Industry has recently recognised the value of failure mode analysis, which is now being used on a rapidly expanding scale, to reduce the risk associated with applying new technology and increase the probability of success.

Early applications showed forcefully that some of the methods used in other industries, for which there are internationally accepted standards, are not directly usable in oil and gas projects. Significant effort has now been applied to correcting these shortcomings.

This paper explores the aspects in which traditional methods have been found to be inappropriate, and demonstrates current best practice, including a number of new developments, illustrated by examples from recent case studies on well completions, intelligent wells, permanent downhole gauges, expandables, and new sand control technologies.

Those new developments address key issues that have been recognised as result of recent project experience, namely —

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    Having a good definition of functional requirements before embarking on failure mode analysis.

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    Handling the life-cycle phases (primarily installation and production / operation) in a coherent manner, especially where downhole equipment is concerned, because many failure modes impacting production and value/investment criteria originate during installation.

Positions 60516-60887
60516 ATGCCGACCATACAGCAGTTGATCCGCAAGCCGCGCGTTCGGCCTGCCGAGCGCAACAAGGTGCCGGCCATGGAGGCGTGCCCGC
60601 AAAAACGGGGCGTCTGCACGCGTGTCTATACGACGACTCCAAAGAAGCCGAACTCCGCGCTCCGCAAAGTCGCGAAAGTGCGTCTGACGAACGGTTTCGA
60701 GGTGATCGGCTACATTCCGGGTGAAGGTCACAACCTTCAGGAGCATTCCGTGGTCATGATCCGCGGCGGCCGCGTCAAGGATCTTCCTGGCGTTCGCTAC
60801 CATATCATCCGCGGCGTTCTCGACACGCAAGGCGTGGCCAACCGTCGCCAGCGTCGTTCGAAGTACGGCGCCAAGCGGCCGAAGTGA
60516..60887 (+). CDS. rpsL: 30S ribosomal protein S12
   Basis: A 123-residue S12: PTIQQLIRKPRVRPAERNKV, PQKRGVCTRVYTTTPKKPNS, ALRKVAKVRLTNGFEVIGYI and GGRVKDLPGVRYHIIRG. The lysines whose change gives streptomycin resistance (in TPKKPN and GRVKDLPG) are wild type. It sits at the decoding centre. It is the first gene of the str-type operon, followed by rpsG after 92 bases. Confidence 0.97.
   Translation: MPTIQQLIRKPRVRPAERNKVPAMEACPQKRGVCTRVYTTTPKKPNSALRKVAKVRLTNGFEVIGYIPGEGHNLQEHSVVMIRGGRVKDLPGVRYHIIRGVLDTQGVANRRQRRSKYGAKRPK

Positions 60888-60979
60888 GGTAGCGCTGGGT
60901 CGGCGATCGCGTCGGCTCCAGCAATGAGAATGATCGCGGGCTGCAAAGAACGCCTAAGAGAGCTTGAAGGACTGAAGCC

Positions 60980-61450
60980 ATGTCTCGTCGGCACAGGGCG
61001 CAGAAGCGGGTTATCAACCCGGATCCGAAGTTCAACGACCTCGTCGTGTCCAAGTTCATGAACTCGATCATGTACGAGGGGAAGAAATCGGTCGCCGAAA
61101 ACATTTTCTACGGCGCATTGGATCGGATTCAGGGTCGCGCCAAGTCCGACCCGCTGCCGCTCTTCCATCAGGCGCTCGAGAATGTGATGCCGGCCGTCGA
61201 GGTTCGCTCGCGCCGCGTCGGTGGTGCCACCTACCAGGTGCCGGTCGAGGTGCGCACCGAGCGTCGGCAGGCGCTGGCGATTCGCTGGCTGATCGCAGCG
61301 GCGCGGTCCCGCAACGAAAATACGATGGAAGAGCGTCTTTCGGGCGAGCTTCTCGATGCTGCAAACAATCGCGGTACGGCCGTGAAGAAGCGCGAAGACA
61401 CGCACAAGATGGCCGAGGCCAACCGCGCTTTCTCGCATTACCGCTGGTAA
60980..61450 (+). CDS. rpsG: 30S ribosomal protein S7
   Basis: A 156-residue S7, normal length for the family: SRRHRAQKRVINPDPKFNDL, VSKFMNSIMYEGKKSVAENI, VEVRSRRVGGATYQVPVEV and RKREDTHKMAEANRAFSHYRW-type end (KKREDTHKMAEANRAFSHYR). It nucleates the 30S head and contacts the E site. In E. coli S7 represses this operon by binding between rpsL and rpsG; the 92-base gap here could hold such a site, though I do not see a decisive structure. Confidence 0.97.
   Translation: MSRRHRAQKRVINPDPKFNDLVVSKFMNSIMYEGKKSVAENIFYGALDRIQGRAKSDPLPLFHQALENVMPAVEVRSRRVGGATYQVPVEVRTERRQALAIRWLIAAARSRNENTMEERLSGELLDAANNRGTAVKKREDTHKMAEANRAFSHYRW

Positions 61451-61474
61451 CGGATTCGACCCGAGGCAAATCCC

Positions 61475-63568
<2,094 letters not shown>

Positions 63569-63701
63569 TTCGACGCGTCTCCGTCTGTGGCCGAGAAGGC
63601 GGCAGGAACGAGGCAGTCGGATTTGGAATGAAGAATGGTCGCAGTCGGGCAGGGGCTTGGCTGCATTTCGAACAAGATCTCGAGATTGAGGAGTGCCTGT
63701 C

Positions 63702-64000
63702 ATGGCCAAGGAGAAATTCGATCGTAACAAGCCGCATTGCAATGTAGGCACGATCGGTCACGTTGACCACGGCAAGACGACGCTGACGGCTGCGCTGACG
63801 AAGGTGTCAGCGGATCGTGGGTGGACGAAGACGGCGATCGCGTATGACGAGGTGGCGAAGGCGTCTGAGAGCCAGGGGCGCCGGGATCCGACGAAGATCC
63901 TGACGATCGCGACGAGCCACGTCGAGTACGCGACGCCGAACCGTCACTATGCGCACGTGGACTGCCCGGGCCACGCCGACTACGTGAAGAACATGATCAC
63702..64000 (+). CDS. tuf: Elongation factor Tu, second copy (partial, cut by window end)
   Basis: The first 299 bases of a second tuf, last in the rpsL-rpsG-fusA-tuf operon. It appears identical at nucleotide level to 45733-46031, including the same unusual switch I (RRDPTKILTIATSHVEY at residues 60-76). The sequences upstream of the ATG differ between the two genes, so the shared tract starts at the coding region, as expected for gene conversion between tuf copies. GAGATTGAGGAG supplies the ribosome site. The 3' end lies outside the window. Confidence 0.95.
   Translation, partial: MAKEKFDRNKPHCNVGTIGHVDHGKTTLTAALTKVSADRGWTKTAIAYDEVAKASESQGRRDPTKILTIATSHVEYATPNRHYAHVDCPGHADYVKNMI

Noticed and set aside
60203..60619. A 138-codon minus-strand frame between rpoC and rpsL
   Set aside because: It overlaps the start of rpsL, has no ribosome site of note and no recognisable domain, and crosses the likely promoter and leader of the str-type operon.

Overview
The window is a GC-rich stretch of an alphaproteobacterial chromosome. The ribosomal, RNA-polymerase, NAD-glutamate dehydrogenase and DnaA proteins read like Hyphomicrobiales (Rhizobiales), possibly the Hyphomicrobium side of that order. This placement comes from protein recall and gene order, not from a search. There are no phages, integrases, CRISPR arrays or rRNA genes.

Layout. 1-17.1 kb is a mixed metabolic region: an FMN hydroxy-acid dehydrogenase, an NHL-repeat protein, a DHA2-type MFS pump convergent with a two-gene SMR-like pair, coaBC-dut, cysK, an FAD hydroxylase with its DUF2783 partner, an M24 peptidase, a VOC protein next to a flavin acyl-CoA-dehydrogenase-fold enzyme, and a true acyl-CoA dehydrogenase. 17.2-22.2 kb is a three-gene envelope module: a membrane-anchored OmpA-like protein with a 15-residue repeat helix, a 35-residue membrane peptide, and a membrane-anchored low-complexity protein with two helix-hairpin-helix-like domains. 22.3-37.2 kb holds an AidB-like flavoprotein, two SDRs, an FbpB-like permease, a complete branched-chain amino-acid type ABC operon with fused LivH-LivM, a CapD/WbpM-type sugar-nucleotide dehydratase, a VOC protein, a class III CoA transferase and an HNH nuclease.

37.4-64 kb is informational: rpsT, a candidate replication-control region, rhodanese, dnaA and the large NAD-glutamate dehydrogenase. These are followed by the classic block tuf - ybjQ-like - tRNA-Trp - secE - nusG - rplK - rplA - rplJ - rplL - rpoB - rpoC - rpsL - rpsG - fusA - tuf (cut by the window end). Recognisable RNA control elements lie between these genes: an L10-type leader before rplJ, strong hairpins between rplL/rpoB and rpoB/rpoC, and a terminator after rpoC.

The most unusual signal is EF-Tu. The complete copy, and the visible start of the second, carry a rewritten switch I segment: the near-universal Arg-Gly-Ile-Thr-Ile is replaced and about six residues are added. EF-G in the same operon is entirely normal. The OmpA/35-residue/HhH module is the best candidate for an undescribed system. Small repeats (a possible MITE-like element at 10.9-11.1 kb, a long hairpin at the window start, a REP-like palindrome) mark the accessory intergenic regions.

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    Maintaining sufficient traceability to route-map from critical risks to specific components or process steps, so that avoidance or remedial measures can be accurately targeted.

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    Relating consequences of failure to the true economics of the project in hand, representing the different life-cycle phases realistically.

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    Producing useful results beyond just identifying critical failure modes, namely key actions targeted at specific aspects of the design, QA/QC, test procedures and installation processes, thus becoming an integral art of a coherent qualification process.

These issues are important wherever the risk of applying new technology is high, which is true of most oil and gas E&P projects. The risks are higher still when projects have significant downhole complexity, because the downhole elements are subject to the worst operating conditions and may have the highest consequences of failure. It is important to understand the failure modes, in order to focus the testing for maximum effectiveness, and to feed back improvements into the design and into the application, to maximise reliability.

This work has been instrumental in developing the methods that are now being widely adopted in oil and gas projects because they satisfy the unique needs of this industry.

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